Read the full story Posted: Apr 02,2022

TUK team secures grant to develop spintronic devices

A research team from the Technical University of Kaiserslautern (TUK) has been awarded a Consolidator Grant from the European Research Council (ERC) to develop spintronic devices.

Professor Dr. Mathias Weiler, lead of the study, will receive €2 million over the next five years. Scientists are working on spin waves and new spintronic devices that could drastically accelerate the storage, processing, and transmission of information.

Read the full story Posted: Mar 22,2022

Researchers estimate that 4f antiferromagnets could push spintronics applications forward

A team of researchers from Goethe University, Fritz Haber Institute of the Max Planck Society, Uppsala University, HZB, Paul Scherrer Institute and the Basque Foundation for Science has identified materials that have surprisingly fast properties for spintronics.

"You have to imagine the electron spins as if they were tiny magnetic needles which are attached to the atoms of a crystal lattice and which communicate with one another," says Cornelius Krellner, Professor for Experimental Physics at Goethe University Frankfurt. How these magnetic needles react with one another fundamentally depends on the properties of the material. To date ferromagnetic materials have been examined in spintronics above all; with these materials - similarly to iron magnets - the magnetic needles prefer to point in one direction. In recent years, however, the focus has been placed on so-called antiferromagnets to a greater degree, because these materials are said to allow for even faster and more efficient switchability than other spintronic materials.

Read the full story Posted: Mar 01,2022

Scientists find an exotic 'multiferroic' state in a 2D material

Scientists from MIT, Arizona State University, National Institute for Materials Science in Tsukuba, Université de Liège in Belgium and Italy's CNR-SPIN have discovered an exotic "multiferroic" state in a material that is as thin as a single layer of atoms.

Their observation is the first to confirm that multiferroic properties can exist in a perfectly two-dimensional material. The findings could pave the way for developing smaller, faster, and more efficient data-storage devices built with ultrathin multiferroic bits, as well as other new nanoscale structures.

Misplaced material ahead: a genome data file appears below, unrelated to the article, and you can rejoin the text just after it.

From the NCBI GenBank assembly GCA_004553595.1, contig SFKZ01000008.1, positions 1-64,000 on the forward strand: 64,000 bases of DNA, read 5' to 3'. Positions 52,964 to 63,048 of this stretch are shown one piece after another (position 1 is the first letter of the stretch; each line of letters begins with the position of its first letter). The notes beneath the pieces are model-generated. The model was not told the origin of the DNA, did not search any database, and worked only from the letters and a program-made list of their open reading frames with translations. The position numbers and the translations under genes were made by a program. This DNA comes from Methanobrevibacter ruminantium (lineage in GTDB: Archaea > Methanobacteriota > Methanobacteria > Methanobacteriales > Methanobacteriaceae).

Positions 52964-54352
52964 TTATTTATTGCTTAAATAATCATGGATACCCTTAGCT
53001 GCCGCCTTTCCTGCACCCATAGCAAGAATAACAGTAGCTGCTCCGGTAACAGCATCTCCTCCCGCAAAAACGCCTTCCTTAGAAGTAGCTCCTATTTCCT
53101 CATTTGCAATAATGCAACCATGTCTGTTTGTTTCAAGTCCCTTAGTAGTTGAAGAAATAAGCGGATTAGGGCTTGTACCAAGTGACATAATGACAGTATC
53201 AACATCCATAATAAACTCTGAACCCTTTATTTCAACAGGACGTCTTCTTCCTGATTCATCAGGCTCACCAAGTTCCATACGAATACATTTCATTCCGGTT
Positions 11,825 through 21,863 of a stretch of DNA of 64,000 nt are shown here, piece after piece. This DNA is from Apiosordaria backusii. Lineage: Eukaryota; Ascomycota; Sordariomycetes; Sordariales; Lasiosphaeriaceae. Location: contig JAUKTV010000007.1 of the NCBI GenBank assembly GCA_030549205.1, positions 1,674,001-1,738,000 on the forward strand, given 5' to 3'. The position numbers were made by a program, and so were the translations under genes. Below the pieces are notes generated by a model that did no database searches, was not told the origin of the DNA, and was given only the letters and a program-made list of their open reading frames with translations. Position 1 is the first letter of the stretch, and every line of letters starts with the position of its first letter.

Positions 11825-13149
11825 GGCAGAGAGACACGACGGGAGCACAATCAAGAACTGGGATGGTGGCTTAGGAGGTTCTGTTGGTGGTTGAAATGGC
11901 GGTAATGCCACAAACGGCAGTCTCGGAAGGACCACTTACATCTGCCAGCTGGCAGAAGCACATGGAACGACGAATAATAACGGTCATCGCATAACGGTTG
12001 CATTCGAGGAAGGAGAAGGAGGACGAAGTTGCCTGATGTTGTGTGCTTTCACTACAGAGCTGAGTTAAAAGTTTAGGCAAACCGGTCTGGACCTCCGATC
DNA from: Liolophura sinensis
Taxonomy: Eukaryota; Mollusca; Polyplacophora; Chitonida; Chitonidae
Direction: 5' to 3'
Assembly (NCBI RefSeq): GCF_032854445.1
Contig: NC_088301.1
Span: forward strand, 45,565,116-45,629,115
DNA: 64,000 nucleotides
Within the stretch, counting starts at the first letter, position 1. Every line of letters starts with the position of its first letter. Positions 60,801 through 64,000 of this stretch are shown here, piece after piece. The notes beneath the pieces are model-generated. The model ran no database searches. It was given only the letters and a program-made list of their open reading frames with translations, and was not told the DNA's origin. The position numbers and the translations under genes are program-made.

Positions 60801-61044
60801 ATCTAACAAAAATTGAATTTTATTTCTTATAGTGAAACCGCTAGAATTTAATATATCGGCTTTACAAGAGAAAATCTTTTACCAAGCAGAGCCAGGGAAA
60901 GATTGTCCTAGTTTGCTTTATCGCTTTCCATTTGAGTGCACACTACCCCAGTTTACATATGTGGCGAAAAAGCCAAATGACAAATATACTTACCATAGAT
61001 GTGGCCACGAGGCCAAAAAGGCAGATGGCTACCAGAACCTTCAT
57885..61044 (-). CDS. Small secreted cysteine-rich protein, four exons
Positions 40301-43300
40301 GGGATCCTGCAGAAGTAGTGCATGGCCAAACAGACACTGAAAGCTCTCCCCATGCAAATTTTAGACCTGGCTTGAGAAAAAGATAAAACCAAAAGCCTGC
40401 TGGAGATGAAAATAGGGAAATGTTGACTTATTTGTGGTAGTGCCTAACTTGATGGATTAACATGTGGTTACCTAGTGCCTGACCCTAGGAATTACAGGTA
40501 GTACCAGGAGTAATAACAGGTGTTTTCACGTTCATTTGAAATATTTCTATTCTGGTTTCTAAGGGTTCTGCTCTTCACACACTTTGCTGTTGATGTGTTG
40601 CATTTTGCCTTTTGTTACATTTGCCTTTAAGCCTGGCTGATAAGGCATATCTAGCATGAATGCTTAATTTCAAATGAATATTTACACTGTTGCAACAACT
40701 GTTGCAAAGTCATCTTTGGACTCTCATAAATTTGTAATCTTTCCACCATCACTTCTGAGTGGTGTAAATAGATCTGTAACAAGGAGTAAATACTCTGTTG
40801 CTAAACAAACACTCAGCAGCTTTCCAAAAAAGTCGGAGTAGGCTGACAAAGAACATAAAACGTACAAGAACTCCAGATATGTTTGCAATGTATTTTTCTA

Read the full story Posted: Feb 28,2022

Researchers make strides in graphene spintronics

Researchers at The University of Manchester and Japan's National Institute for Materials Science seem to have made a significant step towards quantum computing, demonstrating step-change improvements in the spin transport characteristics of nanoscale graphene-based electronic devices.

Tunable Spin Injection in High-Quality Graphene image

The team used monolayer graphene encapsulated by another 2D material (hexagonal boron nitride) in a so-called van der Waals heterostructure with one-dimensional contacts. This architecture was reported to deliver an extremely high-quality graphene channel, reducing the interference or electronic ‘doping’ by traditional 2D tunnel contacts.

Read the full story Posted: Feb 11,2022

Researchers study the mechanisms for detecting circularly polarized light using spin photodiodes

An international collaboration involving the Irradiated Solids Laboratory at EPFL has published a paper detailing the mechanisms for detecting circularly polarized light using spin-optoelectronic devices called spin photodiodes.

"In this work, we combined spintronics with optics. This is spin-optoelectronics," explains Henri-Jean Drouhin, co-author of the study published and head of the 'Physics and Chemistry of Nano-objects' group at the Irradiated Solids Laboratory (LSI). Light particles, photons, also have a spin. This spin manifests itself in the fact that light can be right- or left-handed circularly polarized (which means that the electric field of the light winds to the right or left like a helix in the direction of propagation of the photons). When this light hits the device designed by the researchers, photons can excite electrons in the material. The spin of these electrons then adopts a preferential direction that depends on the photon spin. Knowing how to selectively extract the electrons therefore makes it possible to obtain information on the polarization of the incident light, making these devices 'spin photodiodes', in contrast to conventional photodiodes that measure the intensity of the light.

Read the full story Posted: Feb 05,2022